Is the Debt Ceiling Law the Most Unconstitutional Statute?
by Michael C. Dorf
Prof. Buchanan and I have long argued that presidential borrowing in violation of the debt ceiling should Congress fail to raise it would be the "least unconstitutional option" (LUO). We illustrate with some homey examples in our new op-ed in the Los Angeles Times. The LA Times essay also indirectly responds to Prof. Michael McConnell's high-profile non sequitur in the NY Times, in which he argued that the president has no independent authority to borrow money on the credit of the United States because that power belongs to Congress. Well, duh. The question, though, is what happens when the president's only options all involve usurpation of a power of Congress. (There are other problems with Prof. McConnell's view as well, as I explained in a Twitter thread over the weekend.) Assuming that none of the proposed workarounds we discussed in our Verdict column on Monday actually works, and that therefore a genuine trilemma arises, our LA Times piece shows why the answer is that issuing debt minimizes the violation.
But wait. There's more. Prof. Buchanan and I also have yet another Verdict column out today. In it, we offer President Biden a tool to use in the ongoing
negotiations discussions with Kevin McCarthy and House Republicans. He could channel his alter ego, Dark Brandon, to say that if the debt ceiling isn't raised he'll do what the Republicans seem to want him to do then: "prioritize" certain spending over other spending BUT in a way that rewards Dark Brandon's political friends and punishes his enemies. The very prospect, we say, dramatically illustrates what's wrong with prioritization.
Two new Buchanan/Dorf debt ceiling essays not enough for you, today? Good news! I've got more to say in this very essay, in which I consider yet another way to get around the debt ceiling should the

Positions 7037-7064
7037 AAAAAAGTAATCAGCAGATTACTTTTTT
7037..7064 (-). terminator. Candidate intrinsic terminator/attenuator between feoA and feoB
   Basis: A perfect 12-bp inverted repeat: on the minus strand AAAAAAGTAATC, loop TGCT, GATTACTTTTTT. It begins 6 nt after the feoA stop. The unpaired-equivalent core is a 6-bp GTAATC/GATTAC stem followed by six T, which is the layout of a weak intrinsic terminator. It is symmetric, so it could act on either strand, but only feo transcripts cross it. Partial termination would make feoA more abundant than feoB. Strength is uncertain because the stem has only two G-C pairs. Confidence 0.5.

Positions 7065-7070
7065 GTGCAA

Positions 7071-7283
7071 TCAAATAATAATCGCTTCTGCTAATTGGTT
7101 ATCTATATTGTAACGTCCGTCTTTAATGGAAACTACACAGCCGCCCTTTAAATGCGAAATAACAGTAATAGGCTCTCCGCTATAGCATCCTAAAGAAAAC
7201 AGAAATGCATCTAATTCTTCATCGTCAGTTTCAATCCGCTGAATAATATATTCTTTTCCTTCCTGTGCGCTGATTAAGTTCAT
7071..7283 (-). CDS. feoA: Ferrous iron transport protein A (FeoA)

negotiations discussions fail to produce a deal.
Now that Prof Laurence Tribe has pretty much endorsed the Buchanan/Dorf view that presidential borrowing in violation of the debt ceiling would be the LUO, I have begun to wonder whether our view might be too generous to the Republicans trying to use the debt ceiling as leverage. To understand how and why, it will help to consider the origin story of the LUO--in which Prof Tribe played a key catalytic role.
On July 7, 2011, Prof Buchanan wrote a Verdict column on that year's version of the debt-ceiling crisis in which he accepted the proposition that the debt ceiling statute is unconstitutional. That same day, Prof Tribe wrote an op-ed in the NY Times rejecting the constitutional claim and contending that any resolution must come from Congress. Prof Buchanan then wrote another Verdict column and several essays here on Dorf on Law respectfully critiquing Prof Tribe's analysis. Prof Tribe in turn replied in two guest essay on Dorf on Law (here and here). I then attempted to crystallize the state of play in yet another Verdict column.
I had gleaned from the exchange between Profs Buchanan and Tribe that it's a bit too facile to say that the debt ceiling statute itself violates the Fourteenth Amendment. Rather, it's the combination of the spending laws, taxing laws, and the borrowing cap that collectively give rise to a constitutional violation of separation of powers (and less importantly, also the 14th Amendment). Why single out the debt ceiling statute? Couldn't we just as easily say that by spending too much or taxing too little Congress creates a constitutional violation in light of the borrowing cap? Thus was born the question that foreshadowed the title Prof Buchanan would ultimately give to our major scholarly foray on this subject, which was published the following year. My August 1, 2011 column was titled The Debt Ceiling Crisis Reveals a Constitutional Gap: How to Choose Among Unconstitutional Options.
Subject to numerous extensions and tweaks, Prof Buchanan and I have stuck with our LUO view, although, as we explained earlier this week in a Verdict column, we also now think that the Biden administration could roll some of the proposed workarounds into an all-of-the-above approach that incorporates LUO. In that column, we also suggest that one of the options (which we label 4(a)) is a declaration that the debt ceiling is flat out unconstitutional. We do not, however, make an affirmative argument for that possibility, mostly because we had thought that our 2011 colloquy with Prof Tribe had undercut it.